GILLILAND - GRAGG Wedding
Montrose Recorder, Montrose MO - May 9 1913
Mr. Lee Gilliland, of north of Johnstown and Miss Etta Gragg, of Montrose were united in marriage at the home of the brides parents in this city Wednesday evening at 6 o'clock by Rev. Kliver of the M. E. church. The newly married ones will make their home on a farm near Mayesburg, Bates County. The Recorder extends congratulations.
GOLDSMITH, Isaac Improving
Clinton, MO - December 1885
Isaac, son of Uncle Jake Goldsmith, who had his eye badly hurt by the explosion of a cap on the railroad track last July, is expected home in a few days from St. Louis. Under the skillful treatment of an oculist, he has improved nicely.
GRAGG - GILLILAN Wedding
Montrose Recorder, Montrose MO - January 24 1913
On Jan. 19 a beautiful wedding occurred just at high noon at the home of the bride five miles north west of Piper, Mr. Fred H. Gragg to Miss Eula Robina Gillilan. The groom is a prosperous young farmer and the bride a charming young women of rare musical talent who has taught music in her own neighborhood buying and paying for a piano by her own efforts. The attendants were Archie Anderson and Mary Middleton. The wedding march was played by Miss Laura Helseman. Immediately after the ceremony the minister led the way to the dining room where a bountiful dinner was enjoyed by all. There were just a few friends of both contracting parties present. There were many useful and beautiful presents given the bride and groom for their future use. Mr. and Mrs. Gragg will reside on his fathers farm three miles north of Hopewell church where they will be at home to their many friends. Geo. W. Petty, Officiating Clergyman.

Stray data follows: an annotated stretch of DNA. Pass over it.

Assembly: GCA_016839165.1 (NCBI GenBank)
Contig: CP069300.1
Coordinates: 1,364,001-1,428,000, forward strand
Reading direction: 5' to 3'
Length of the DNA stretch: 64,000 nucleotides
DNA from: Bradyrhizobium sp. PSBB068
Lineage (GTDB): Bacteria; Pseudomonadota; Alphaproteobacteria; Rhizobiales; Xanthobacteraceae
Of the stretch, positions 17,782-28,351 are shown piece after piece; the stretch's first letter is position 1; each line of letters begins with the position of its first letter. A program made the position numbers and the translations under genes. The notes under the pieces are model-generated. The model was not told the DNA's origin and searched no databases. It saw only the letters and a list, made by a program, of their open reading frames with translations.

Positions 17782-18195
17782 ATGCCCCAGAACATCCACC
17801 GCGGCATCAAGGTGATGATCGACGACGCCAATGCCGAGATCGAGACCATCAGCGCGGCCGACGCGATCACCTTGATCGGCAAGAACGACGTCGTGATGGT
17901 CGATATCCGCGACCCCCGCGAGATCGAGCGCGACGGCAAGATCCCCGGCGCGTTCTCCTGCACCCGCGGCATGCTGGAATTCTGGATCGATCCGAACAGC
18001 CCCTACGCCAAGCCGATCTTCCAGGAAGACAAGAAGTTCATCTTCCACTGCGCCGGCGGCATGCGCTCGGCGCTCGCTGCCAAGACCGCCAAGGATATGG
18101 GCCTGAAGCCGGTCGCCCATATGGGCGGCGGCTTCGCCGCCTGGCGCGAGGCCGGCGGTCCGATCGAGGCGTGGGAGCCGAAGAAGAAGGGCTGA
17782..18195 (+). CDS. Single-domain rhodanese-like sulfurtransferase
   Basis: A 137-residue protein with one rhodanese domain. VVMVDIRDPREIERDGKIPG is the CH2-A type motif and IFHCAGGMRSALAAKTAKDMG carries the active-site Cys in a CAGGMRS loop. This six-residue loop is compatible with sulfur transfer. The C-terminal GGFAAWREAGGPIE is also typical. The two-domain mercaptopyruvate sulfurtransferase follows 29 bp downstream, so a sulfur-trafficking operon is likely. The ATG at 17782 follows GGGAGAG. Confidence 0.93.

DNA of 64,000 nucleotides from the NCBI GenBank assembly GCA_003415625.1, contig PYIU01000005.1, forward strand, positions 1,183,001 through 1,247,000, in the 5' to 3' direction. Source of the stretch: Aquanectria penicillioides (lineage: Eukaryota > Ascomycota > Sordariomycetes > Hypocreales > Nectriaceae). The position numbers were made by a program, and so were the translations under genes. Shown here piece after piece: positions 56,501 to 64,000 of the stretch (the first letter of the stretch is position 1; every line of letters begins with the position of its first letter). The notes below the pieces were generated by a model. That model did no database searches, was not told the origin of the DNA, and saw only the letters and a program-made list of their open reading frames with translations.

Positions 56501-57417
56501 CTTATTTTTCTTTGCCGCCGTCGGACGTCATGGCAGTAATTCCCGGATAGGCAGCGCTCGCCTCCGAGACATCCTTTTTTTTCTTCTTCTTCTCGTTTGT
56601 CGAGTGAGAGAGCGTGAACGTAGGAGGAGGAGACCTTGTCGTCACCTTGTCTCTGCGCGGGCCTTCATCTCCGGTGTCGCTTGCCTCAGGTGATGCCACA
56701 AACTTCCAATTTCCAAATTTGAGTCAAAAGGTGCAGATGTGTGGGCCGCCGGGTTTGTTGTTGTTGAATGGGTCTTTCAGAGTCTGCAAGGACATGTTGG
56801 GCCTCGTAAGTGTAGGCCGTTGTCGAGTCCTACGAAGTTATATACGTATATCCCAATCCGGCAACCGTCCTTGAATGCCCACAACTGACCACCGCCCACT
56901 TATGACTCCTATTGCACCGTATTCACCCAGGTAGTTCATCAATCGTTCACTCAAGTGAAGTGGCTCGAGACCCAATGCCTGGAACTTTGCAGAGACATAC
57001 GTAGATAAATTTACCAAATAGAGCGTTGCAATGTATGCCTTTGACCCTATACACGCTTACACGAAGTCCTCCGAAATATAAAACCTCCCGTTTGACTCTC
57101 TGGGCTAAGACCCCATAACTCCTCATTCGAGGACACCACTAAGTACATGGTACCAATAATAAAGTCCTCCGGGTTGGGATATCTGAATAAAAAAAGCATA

1941 - Newspaper Clipping
Mrs. Ida Coulter, formerly of this place, and Omar Graham of Urich were united in marriage last Thursday afternoon at the Presbyterian manse in Urich. The service was read by Dr. Prentiss H. Case. Mr. and Mrs. Graham will make their home in Urich where Mr. Graham is engaged in business.
GRIFFITH, Richard Public Sale
Montrose Recorder, Montrose MO - September 5 1913
As I expect to leave in the near future, I will sell at Public Auction all my farm machinery, stock, and household goods at my place, known as the old Ogburn farm, 2 1-2 miles north of Johnstown on Monday, Sep. 8, 1913, at 10 o’clock a.m. the following described property. One bay mare, 11 years old with colt by side, one milch cow, be fresh in February. 33 head of hogs, including 14 shoats weighing 75 to 100 lbs; 16 spring pigs; 3 sows will farrow in Oct. 1 lumber wagon; 1 top buggy; 1 sulky riding plow, almost new; 1 busy bee riding cultivator; 1 self rake, good as new; 2 sets work harness; 1 saddle. 35 acres corn in field. Two loads sheaf oats. All my household furniture. 150 rods woven wire. Terms: All sums under $10.00 cash. Sums of over 10. a credit of nine months will be given purchaser to give bankable note at six per cent interest from date. All property must be settled for before being removed. Three per cent discount will be allowed for cash. M. C. Burns, Clerk, J. C. Callahan, Auctioneer. - Richard Griffith
HEIMAN, Fred Injured by Dynamite
Montrose Recorder, Montrose MO - March 21 1913